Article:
One Month Post-LO Comp Changes, Industry Reacts

With the implementation of the Federal Reserve Board’s new loan officer compensation rules now one month behind us, we decided to see how the reverse mortgage industry is adapting to the changes. It may be too soon to tell for some, but others are definitely seeing the impact on their business.

We asked several reverse mortgage professionals to respond to the question:

One month after implementation of the Loan Officer Compensation Rule, how is your business faring?*

Here’s what they had to say.

“Operating as a broker, we were previously able to offer homeowners a lower cost HECM than many providers because we could pick up some borrowers’ costs in many cases. But the new compensation regulations have eliminated our ability to do this. How this aspect of the new regulations makes sense, I have no idea.”

—Lance Jackson, President & CEO, Castle Financial – Reverse Mortgage Experts

“Our loan officer compensation plan is getting redone right now for the second time. The first time we thought we had it all laid out, but there have been compliance issues. We’ve gone from four pages to 11 pages. It has been the biggest thorn and nobody’s 100% crystal clear on it. I cannot tell you the amount of energy and effort that have gone into this. It should have been done on a smarter level collectively, for some of the smaller industry players. We all should have gotten together collectively and had somebody on the job to get the guidelines, verbiage and interpretation together.”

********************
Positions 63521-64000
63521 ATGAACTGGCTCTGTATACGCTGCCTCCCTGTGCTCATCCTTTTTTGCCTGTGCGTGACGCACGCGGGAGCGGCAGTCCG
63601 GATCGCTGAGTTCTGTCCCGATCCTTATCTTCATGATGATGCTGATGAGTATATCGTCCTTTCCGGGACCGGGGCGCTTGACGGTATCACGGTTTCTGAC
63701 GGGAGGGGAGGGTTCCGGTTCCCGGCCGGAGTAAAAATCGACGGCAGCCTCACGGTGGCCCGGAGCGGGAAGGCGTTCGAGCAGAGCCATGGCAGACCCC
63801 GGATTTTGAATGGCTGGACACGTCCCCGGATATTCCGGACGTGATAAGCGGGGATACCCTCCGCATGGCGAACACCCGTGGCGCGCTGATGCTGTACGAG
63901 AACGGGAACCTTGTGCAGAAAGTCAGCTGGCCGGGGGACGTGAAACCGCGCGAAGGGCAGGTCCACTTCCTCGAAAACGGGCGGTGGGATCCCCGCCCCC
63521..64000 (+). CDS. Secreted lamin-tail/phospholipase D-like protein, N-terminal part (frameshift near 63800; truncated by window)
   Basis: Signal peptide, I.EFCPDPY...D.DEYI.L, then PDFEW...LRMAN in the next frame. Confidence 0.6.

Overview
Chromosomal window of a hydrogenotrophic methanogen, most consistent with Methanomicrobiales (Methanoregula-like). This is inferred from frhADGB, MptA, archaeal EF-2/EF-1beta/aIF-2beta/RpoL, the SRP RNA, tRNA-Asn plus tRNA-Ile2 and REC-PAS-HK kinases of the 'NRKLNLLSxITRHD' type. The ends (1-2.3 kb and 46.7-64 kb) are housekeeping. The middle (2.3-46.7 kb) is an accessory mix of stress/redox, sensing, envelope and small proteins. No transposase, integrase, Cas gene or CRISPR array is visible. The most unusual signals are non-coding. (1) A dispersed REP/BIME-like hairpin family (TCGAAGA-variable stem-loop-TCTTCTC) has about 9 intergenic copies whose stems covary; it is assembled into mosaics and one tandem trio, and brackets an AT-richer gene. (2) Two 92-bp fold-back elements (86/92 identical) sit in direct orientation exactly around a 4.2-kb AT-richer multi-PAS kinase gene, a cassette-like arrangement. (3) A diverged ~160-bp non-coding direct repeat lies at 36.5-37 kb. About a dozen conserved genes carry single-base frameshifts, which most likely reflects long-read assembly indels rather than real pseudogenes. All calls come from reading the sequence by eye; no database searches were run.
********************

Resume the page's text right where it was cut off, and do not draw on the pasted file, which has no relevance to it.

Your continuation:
—Ron Kamler, President, California Reverse Mortgage Consultants

“Like all companies, we’ve had to make significant adjustments to our compensation plans, but I have not seen any negative feedback as it pertains to the retail production side. The impact is going to be more visible on the wholesale side.”

—Sarah Hulbert, Retail Business Development Manager, 1st Reverse Mortgage USA

“We’ve spoken with several originators across the U.S. regarding the Loan Officer Compensation Rule. What we’ve heard is compensation to individual loan officers has not been significantly impacted in a negative way as many had anticipated. It appears the real changes have taken place behind the scenes with lenders revising their compensation plans to be compliant with the rule. I would be surprised if we hear from our members with reports of decreased commissions or a drastic reduction in overall production due to the new rule alone—market forces are challenging enough and it is expected that a substantial change in compensation for mortgage professionals at such a time would be met with skepticism.”

—Shannon Hicks, VP of Product Development, Reverse Fortunes

*Feel free to leave a comment below and tell us how your business is faring under the new rule.


Written by Elizabeth Ecker


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  • This, like all government regulations did nothing to help consumers. Instead it has cost them. Now we have mandatory lender origination fees. It has eliminated competition. It did not reduce steering, but will promote it. When pricing goes up during the month, the LO doesn’t get to participate because our pay plans stay the same for a month. That could cause LO’s to delay loan closings until following month.

    • Great points. But it has not eliminated competition – it has only tied the hands of the smaller providers to compete. Wells Fargo and MetLife retail are now able to out-manuever us with regard to closing costs, as evidenced by their $0 Origination Fees.

    • Great points. But it has not eliminated competition – it has only tied the hands of the smaller providers to compete. Wells Fargo and MetLife retail are now able to out-manuever us with regard to closing costs, as evidenced by their $0 Origination Fees.

  • I just closed a loan under the old compensation plan. I made $2500 in origination and $1600 in overage. If this were originated under the new compensation plan I could make $2500 if I chose borrower paid compensation. That is a 35% reduction in pay. The numbers don’t lie. If you originate loans under $100,000 your commission will be cut dramatically. Last year at this time I was waiving most of my origination fees because I was making very good money off the overage from the rate. Those days are gone.